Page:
Dietary energy density but not glycemic load is associated with gestational weight gain.

Journal Article (Journal Article)


Most pregnant women gain more weight than the ranges recommended. Excessive weight gain is linked to pregnancy complications and to long-term maternal and child health outcomes.


The objective was to examine the impact of dietary glycemic load and energy density on total gestational weight gain and the weight gain ratio (observed weight gain/expected weight gain).


Data are from 1231 women with singleton pregnancies who participated in the Pregnancy, Infection, and Nutrition Cohort Study. Dietary information was collected at 26-29 wk of gestation with the use of a semiquantified food-frequency questionnaire. Linear regression models were used to estimate the associations between quartiles of glycemic load and energy density with total gestational weight gain and weight gain ratio.


Dietary patterns of pregnant women significantly differed across many sociodemographic and behavioral characteristics, with the greatest contrasts seen for glycemic load. After adjustment for covariates, compared with women in the first quartile consuming a mean dietary energy density of 0.71 kcal/g (reference), women in the third quartile consuming a mean energy density of 0.98 kcal/g gained an excess of 1.13 kg (95% CI: 0.24, 2.01), and women in the fourth quartile consuming a mean energy density of 1.21 kcal/g gained an excess of 1.08 kg (95% CI: 0.20, 1.97) and had an increase of 0.13 (95% CI: 0.006, 0.24) units in the weight gain ratio. All other comparisons of energy intakes were not statistically significant. Glycemic load was not associated with total gestational weight gain or weight gain ratio.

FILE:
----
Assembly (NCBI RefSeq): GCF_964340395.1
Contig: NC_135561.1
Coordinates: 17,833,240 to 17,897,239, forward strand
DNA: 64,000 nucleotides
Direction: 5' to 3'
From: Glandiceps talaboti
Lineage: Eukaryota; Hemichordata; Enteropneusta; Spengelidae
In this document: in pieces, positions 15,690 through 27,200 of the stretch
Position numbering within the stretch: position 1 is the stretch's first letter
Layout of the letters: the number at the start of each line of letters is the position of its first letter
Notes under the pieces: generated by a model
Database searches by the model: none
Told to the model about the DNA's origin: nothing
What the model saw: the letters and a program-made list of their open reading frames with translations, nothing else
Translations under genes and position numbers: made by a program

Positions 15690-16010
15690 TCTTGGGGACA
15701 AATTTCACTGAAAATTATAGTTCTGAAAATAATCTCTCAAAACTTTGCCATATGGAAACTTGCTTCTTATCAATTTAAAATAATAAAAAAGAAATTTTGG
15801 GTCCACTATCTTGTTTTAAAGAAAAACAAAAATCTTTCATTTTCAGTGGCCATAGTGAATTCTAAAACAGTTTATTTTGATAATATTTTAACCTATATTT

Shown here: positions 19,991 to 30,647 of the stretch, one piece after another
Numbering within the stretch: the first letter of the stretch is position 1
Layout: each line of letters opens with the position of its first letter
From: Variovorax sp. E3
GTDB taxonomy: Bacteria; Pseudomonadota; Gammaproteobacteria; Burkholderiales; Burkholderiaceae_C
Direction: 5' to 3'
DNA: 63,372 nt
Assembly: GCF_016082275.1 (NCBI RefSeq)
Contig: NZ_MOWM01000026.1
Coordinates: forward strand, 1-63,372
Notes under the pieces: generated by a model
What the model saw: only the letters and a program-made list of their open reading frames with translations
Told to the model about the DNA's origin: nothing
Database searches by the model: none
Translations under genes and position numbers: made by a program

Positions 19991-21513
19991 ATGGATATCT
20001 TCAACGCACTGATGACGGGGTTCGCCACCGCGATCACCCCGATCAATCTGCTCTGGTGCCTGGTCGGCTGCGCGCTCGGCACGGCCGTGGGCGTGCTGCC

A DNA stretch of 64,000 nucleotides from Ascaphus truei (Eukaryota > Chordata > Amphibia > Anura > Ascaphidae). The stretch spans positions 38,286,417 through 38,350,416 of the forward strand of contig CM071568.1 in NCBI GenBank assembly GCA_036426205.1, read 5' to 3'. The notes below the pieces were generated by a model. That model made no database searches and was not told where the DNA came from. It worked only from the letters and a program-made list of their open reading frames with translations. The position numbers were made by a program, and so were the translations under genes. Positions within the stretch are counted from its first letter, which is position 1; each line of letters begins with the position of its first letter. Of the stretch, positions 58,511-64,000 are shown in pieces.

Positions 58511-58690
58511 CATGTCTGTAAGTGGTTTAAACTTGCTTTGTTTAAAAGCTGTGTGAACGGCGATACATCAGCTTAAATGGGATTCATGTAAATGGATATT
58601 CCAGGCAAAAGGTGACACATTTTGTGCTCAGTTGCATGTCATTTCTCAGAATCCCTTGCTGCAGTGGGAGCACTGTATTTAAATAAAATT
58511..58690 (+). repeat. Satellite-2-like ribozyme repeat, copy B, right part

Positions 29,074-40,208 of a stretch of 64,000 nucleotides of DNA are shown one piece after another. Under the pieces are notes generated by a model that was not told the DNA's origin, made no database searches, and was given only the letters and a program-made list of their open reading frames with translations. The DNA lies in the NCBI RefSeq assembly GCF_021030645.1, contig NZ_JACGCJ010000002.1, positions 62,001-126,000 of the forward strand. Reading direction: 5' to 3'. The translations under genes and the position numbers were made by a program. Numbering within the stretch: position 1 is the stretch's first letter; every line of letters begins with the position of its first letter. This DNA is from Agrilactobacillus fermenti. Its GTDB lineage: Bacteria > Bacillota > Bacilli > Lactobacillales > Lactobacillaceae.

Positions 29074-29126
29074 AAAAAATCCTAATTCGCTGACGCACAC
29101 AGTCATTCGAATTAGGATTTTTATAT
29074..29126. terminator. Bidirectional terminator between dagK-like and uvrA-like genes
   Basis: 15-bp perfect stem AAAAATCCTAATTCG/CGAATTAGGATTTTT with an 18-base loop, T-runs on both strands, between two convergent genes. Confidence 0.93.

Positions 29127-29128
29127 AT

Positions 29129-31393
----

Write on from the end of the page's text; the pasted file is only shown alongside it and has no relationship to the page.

Dietary energy density is a modifiable factor that may assist pregnant women in managing gestational weight gains.

Full Text

Duke Authors

Cited Authors

  • Deierlein, AL; Siega-Riz, AM; Herring, A

Published Date

  • September 2008

Published In

Volume / Issue

  • 88 / 3

Start / End Page

  • 693 - 699

PubMed ID

  • 18779285

Pubmed Central ID

  • PMC2782540

Electronic International Standard Serial Number (EISSN)

  • 1938-3207

International Standard Serial Number (ISSN)

  • 0002-9165

Digital Object Identifier (DOI)

  • 10.1093/ajcn/88.3.693


  • eng